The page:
(Washington Post) -- This week, Washington descends into its annual budget brawl. House Republicans unveiled their plan on Tuesday, with Senate Republicans to follow Wednesday. Their hope is to pass a common budget resolution through both bodies by mid-April. Their incentive is that if — and that is a big if — Republicans in the House and Senate can agree, they can use the process known as “reconciliation” to pass various right-wing passions by majority vote, no filibuster allowed. The House budget plan, for example, calls for repealing Obamacare, partial privatization of Medicare, turning Medicaid and food stamps into block grants for the states, and tax reforms that lower rates and eliminate any taxation on profits reported abroad, turning the rest of the world into a tax haven for multinationals. The president can veto the appropriations bill containing these items, setting up another government shutdown melodrama. This is not the way to run a railroad, much less a government.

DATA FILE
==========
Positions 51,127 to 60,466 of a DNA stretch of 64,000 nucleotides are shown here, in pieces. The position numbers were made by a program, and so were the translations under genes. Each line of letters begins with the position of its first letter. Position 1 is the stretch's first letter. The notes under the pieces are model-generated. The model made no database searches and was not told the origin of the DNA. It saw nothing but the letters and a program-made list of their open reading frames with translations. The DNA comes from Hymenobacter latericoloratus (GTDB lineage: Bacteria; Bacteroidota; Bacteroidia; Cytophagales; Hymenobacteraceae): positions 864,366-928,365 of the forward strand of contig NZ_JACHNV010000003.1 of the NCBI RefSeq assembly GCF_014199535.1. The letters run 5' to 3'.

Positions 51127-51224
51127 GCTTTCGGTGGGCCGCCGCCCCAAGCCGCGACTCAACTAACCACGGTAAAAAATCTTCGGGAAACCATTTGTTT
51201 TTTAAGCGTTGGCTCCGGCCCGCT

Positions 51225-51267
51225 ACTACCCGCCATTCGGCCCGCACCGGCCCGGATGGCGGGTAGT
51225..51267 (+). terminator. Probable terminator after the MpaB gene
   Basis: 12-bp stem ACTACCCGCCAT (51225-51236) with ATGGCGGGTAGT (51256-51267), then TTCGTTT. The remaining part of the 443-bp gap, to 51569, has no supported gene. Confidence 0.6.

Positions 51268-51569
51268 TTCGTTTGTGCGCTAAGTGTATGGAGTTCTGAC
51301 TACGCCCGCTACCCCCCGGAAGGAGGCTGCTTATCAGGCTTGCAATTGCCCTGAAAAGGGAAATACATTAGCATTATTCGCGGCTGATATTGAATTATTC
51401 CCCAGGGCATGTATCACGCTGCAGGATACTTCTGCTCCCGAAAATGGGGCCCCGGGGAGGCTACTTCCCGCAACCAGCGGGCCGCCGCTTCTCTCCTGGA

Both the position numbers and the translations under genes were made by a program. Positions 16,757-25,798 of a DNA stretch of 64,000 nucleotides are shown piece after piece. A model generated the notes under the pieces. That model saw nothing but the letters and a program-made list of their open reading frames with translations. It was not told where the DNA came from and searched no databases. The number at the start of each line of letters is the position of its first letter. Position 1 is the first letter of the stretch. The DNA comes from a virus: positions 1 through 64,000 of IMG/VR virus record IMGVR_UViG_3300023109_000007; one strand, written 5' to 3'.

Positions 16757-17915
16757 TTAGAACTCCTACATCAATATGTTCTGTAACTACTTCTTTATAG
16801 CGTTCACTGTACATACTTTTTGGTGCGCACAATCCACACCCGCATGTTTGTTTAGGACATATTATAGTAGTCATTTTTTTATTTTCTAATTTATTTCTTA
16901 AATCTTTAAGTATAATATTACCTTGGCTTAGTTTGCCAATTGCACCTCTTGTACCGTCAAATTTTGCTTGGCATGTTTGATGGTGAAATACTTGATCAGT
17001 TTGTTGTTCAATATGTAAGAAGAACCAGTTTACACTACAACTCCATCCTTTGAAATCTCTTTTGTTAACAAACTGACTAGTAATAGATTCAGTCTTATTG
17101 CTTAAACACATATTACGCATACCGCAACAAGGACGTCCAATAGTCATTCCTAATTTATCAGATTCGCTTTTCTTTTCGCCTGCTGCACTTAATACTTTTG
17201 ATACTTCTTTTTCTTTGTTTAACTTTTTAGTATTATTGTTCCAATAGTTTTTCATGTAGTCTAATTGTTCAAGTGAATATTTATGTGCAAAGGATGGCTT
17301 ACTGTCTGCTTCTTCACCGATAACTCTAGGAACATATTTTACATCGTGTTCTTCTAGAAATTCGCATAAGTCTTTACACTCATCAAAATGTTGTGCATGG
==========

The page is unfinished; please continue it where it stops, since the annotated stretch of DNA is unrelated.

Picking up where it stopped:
Budgets bore and numbers numb, so reporters tend to focus on the politics. The press now is touting the fight between so-called “deficit hawks” and “defense hawks.” The former want to adhere to harsh “sequester” spending limits this year and cut them even further in out years. The latter led by the dyspeptic Sen. John McCain (R-Ariz.) want to blow up sequester limits for the military. But this fight is more bluster than substance. The House budget plan squares the circle by adding some $94 billion to the military’s “Overseas Contingency Operations Fund” — the money spent on fighting wars abroad — that isn’t counted under sequester limits. The real story of the Republican budget is the triumph of the anti-tax hawks. With few exceptions, Republicans are committed to slashing the basic functions of government and programs that support education, food stamps, energy and R&D to avoid asking corporations or the wealthy to contribute even one more dime in taxes.